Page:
Whether you did or didn't make mistakes, it's wise to remember that you did the best you could at the time.  None of us is perfect.  We shouldn't expect to be.  If the other person was looking for someone perfect, they were being immature, and they weren't being fair to you.

Grieving a loss from a broken relationship hurts as much as the death of a loved one, because a dream has died.  In some ways, it's even worse, because the person is still alive and you may still be in love with them.

Jack's truths

But there will be other people, and new dreams.  Remember that.

Again, it takes time to heal.  Brushing it off like nothing happened is foolish.  You need to grieve the loss in your own way.

I'd like to set something straight right here.  I think the idea of a "soulmate" is wrong, that it's New Age nonsense cooked up by somebody who was a couple cards short of a full deck.  There is more than one person you can be happy with.  We've all seen it with people who have a happy second marriage.  Dismiss the notion that you lost the only perfect person for you.

At some point you should get back into life and start dating again, if marriage is your goal.  Trust me, there's more than one perfect someone for you.  But you won't find that person sitting at home, refusing to let go of something that's over.

Grieving a loss of a job

I got laid off from a job I loved.  It wasn't my fault because it was a company-wide reduction in force.  Still, it hurt.  I had put in my best effort, but it wasn't enough.  They wanted to cut the budget, and I got let go.

I quit three other jobs.  With the first, I went back to college and got my master's degree.  With the second, I had a sadistic boss who harassed everyone who worked for her.  And with the third, I didn't like the direction the company was going and the ethically shaky things I was ordered to do.

Whether you quit, get laid off or fired, there will be some guilt and regret.  In America, we have a fantasy that we're going to find our life's calling in our work.  Most people I talk to enjoyed what they did but were driven nuts by the politics and bureaucracy.  I don't think the perfect job exists.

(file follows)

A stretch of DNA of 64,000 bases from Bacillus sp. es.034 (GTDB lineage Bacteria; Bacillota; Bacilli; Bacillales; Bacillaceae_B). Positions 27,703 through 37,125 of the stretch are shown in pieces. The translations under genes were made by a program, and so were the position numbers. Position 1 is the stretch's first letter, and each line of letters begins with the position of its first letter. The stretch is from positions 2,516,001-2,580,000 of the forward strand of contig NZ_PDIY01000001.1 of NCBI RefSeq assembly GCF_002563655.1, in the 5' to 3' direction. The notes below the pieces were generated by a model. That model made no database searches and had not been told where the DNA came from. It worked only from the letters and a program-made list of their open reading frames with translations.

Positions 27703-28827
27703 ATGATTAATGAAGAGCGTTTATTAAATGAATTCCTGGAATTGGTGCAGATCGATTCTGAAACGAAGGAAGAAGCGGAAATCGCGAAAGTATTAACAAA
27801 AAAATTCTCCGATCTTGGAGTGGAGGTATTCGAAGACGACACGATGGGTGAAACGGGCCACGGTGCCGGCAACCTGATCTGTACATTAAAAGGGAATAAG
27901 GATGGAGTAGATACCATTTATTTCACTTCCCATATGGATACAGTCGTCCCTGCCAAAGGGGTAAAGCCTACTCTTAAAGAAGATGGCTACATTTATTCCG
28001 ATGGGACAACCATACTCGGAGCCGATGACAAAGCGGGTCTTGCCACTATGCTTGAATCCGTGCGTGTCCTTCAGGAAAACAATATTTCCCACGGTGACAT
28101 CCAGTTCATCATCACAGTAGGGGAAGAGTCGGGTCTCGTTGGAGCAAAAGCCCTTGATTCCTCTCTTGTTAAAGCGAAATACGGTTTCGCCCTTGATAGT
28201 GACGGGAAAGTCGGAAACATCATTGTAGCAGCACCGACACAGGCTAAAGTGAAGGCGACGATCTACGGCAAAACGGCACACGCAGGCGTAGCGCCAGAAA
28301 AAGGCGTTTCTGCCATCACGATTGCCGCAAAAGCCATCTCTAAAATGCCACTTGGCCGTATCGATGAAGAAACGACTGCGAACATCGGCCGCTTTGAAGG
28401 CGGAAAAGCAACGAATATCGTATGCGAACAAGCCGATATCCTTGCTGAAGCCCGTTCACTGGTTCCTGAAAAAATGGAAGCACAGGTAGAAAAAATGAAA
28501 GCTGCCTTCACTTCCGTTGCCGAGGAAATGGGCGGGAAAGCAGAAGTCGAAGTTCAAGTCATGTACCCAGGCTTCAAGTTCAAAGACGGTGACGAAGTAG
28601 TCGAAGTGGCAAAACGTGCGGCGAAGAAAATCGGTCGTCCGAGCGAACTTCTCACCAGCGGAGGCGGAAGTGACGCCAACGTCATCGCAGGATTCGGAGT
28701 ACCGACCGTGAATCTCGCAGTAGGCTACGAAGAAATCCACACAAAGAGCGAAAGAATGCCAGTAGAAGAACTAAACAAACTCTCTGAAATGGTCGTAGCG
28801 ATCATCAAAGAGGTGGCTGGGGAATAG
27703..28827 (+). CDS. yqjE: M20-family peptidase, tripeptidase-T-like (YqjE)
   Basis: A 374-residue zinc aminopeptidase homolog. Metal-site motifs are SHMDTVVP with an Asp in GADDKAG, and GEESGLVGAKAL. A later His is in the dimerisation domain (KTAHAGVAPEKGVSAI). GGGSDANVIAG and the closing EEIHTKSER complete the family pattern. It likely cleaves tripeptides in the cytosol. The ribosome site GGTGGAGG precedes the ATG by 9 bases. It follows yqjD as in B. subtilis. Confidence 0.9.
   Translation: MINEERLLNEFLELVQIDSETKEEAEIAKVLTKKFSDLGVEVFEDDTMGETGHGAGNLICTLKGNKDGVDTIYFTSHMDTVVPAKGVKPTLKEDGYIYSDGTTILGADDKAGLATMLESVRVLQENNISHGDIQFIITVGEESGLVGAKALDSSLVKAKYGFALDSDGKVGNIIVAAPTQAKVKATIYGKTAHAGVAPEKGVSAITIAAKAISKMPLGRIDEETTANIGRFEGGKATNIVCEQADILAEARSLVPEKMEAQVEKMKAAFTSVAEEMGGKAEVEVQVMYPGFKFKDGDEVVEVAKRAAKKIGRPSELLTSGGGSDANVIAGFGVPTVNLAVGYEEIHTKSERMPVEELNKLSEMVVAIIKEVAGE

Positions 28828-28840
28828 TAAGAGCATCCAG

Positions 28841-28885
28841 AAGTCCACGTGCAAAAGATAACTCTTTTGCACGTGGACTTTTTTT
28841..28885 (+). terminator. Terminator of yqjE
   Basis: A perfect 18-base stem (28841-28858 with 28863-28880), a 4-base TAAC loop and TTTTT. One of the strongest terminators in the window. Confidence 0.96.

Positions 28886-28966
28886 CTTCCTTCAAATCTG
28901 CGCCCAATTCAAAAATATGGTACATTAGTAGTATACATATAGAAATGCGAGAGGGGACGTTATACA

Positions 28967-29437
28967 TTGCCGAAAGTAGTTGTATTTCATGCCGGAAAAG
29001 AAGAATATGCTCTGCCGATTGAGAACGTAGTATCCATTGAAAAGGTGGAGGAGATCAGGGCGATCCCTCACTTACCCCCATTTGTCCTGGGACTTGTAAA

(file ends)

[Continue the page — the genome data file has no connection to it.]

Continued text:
Once more, you probably did the best you could at the time.  And, if you objectively realize you messed up, it's a hard but important lesson to carry to your next job.

It's usually not helpful to second-guess yourself.  That part of your life is over.  What you can do is learn from your experience when you start your new job.

Some perspective on grieving a loss

As you grow older, you'll look back on the losses in your life and realize that they happen to everyone.  God wasn't picking on you and you're not a bad luck person.

One of the best aspects of being a Christian is that God stands beside you in every single tragedy.  We're not exempt, mind you, but we do have his strength to lean on.  It's normal to question him, but don't expect answers.  You and I probably wouldn't understand them even if he told us.

Recovering from a loss requires trust in God.  Knowing that he loves you keeps you from getting bitter.  You have to want to move on.  Nobody can force you to.  It's something you have to decide on your own, knowing that life, hope, and opportunities lie ahead, not behind.

Maturity never comes without pain.  None of us escapes pain, but you don't have to live there.  Moving past it is up to you.  It's hard, but you can do it.  If you're determined, you can find joy in life again.